Childhood Thymoma and Thymic Carcinoma Treatment (PDQ®)

NCI PDQ Summaries for Patients

General Information About Childhood Thymoma and Thymic Carcinoma
Childhood Thymoma
Childhood Thymic Carcinoma
Special Considerations for the Treatment of Children With Cancer
Changes to This Summary (10/02/2019)
About This PDQ Summary

Childhood Thymoma and Thymic Carcinoma Treatment

General Information About Childhood Thymoma and Thymic Carcinoma

Thymoma and thymic carcinoma originate within the epithelial cells of the thymus, resulting in an anterior mediastinal mass. The term thymoma is customarily used to describe neoplasms that show no overt atypia of the epithelial component, whereas, a thymic epithelial tumor that exhibits clear-cut cytologic atypia and histologic features no longer specific to the thymus is known as thymic carcinoma or type C thymoma. Thymic carcinomas have a higher incidence of capsular invasion and metastases. Other tumors that involve the thymus gland include lymphomas, germ cell tumors, carcinomas, and carcinoids. Hodgkin lymphoma and non-Hodgkin lymphoma may also involve the thymus and must be differentiated from true thymomas and thymic carcinomas.

Carretto E, Inserra A, Ferrari A, et al.: Epithelial thymic tumours in paediatric age: a report from the TREP project. Orphanet J Rare Dis 6: 28, 2011.

Kelly RJ, Petrini I, Rajan A, et al.: Thymic malignancies: from clinical management to targeted therapies. J Clin Oncol 29 (36): 4820-7, 2011.

Suster S, Moran CA: Thymoma classification: current status and future trends. Am J Clin Pathol 125 (4): 542-54, 2006.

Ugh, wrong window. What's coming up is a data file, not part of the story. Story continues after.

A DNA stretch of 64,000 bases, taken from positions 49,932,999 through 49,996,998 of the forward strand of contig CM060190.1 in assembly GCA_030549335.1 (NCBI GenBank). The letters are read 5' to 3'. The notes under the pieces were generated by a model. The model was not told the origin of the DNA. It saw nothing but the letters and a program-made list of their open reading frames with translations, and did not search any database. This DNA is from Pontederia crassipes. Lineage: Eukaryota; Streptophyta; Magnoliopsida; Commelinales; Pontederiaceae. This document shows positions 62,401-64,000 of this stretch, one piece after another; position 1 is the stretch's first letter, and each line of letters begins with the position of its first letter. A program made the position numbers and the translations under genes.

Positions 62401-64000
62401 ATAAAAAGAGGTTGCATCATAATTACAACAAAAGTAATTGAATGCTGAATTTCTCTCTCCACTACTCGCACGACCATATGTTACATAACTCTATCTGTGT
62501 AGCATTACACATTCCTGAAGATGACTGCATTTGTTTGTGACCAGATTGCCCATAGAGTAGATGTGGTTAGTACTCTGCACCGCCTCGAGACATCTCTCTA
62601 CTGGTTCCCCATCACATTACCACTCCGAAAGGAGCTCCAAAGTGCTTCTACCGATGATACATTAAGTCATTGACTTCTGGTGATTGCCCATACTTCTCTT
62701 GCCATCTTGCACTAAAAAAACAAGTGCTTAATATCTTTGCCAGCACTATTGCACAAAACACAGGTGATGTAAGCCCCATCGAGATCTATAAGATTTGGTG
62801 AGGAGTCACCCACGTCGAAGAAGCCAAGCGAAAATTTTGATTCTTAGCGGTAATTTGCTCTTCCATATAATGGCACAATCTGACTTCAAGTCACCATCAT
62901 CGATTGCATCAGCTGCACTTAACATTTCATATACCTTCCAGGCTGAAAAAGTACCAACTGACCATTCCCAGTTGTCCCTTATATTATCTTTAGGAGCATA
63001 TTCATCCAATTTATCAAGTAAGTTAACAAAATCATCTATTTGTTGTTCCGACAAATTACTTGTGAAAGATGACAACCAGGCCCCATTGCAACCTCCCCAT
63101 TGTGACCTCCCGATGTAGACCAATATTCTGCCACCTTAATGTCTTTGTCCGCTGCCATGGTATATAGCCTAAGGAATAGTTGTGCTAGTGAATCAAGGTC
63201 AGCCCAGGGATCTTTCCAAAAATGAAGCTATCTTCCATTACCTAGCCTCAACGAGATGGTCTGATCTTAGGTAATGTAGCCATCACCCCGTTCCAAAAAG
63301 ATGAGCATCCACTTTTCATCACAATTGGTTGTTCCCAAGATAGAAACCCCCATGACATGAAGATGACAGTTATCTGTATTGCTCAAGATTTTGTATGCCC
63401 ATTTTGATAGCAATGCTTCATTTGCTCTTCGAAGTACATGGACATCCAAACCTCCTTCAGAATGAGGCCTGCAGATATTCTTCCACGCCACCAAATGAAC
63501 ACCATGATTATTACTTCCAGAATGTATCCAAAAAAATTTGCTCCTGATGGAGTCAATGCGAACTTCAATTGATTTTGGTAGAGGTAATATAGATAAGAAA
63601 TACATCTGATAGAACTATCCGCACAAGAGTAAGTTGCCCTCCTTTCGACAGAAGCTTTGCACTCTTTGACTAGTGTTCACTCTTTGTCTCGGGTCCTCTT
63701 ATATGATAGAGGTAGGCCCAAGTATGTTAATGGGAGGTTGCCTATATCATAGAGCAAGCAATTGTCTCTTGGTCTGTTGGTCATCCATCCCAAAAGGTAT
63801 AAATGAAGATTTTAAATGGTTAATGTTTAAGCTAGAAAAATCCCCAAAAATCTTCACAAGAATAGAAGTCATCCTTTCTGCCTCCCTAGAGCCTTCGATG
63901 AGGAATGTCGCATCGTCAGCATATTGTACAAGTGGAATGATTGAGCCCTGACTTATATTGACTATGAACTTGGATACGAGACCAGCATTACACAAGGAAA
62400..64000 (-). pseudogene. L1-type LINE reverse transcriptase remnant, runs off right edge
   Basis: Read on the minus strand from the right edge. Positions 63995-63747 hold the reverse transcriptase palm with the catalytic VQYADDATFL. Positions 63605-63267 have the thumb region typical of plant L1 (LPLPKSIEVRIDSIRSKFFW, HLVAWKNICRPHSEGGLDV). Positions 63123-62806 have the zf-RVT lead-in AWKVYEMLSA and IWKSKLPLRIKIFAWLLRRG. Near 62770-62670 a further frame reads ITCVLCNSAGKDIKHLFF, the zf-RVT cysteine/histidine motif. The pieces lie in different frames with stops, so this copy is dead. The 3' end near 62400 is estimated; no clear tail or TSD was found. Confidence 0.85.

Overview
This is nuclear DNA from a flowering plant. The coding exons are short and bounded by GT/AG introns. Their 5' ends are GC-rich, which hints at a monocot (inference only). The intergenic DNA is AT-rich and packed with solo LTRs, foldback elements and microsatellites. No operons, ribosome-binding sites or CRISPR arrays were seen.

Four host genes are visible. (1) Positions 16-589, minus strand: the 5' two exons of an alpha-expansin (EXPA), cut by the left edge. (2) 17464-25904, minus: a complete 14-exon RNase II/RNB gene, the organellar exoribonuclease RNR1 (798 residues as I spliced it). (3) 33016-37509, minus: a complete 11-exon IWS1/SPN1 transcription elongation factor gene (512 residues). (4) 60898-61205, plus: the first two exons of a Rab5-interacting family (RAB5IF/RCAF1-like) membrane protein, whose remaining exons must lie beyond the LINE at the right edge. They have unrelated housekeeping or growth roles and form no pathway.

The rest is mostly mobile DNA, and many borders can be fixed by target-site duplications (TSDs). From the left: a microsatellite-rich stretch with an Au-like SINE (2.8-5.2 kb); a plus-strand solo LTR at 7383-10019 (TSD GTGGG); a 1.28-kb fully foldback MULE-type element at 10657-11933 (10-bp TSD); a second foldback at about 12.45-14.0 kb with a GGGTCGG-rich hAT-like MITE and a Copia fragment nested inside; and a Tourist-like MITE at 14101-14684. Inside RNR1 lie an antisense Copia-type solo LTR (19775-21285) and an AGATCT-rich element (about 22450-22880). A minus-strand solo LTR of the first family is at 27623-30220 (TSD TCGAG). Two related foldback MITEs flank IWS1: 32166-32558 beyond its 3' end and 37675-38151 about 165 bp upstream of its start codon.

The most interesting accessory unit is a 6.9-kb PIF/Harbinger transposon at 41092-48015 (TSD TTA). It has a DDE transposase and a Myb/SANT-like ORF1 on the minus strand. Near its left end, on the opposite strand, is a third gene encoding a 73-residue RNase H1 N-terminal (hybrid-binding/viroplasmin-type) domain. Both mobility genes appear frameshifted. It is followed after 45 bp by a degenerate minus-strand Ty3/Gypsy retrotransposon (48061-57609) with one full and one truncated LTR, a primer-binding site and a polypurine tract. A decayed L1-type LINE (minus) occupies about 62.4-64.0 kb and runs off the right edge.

Childhood Thymoma

Incidence and Outcome

Primary tumors of the thymus are exceptionally rare in children; very few pediatric series have been reported.

The following studies have reported on outcomes associated with thymoma:

  • A review of the Surveillance, Epidemiology, and End Results (SEER) registry from 1973 to 2008 identified 73 cases of malignant anterior mediastinal tumors in patients younger than 20 years. Of these cases, 32% were thymoma, 29% were non-Hodgkin lymphoma, and 22% were Hodgkin lymphoma. Patients with thymoma had a worse survival at 10 years than did patients with lymphoma. Patients with thymoma who were treated in an earlier era from 1973 to 1989 had a 10-year survival rate of 18%; patients who were treated between 1991 and 2008 had a 75% survival rate. Presence of metastatic disease and treatment without surgery were associated with a worse outcome.
  • A review of 48 published cases of thymoma in patients younger than 18 years, excluding thymic carcinoma, found an association between stage of disease and survival; it also suggested guidelines for treatment. The overall 2-year survival in this series was 71%.
  • The European Cooperative Study Group for Pediatric Rare Tumors identified 16 children with thymoma between 2000 and 2012. Complete resection was achieved in 11 of 16 patients with thymoma. Fourteen of the 16 patients with thymoma were alive and well at a median of 5 years from diagnosis.

Clinical Presentation

These neoplasms are usually located in the anterior mediastinum and discovered during a routine chest x-ray. Symptoms may include the following:

  • Cough.
  • Difficulty with swallowing.
  • Tightness of the chest.
  • Chest pain.
  • Shortness of breath
  • Superior vena cava syndrome.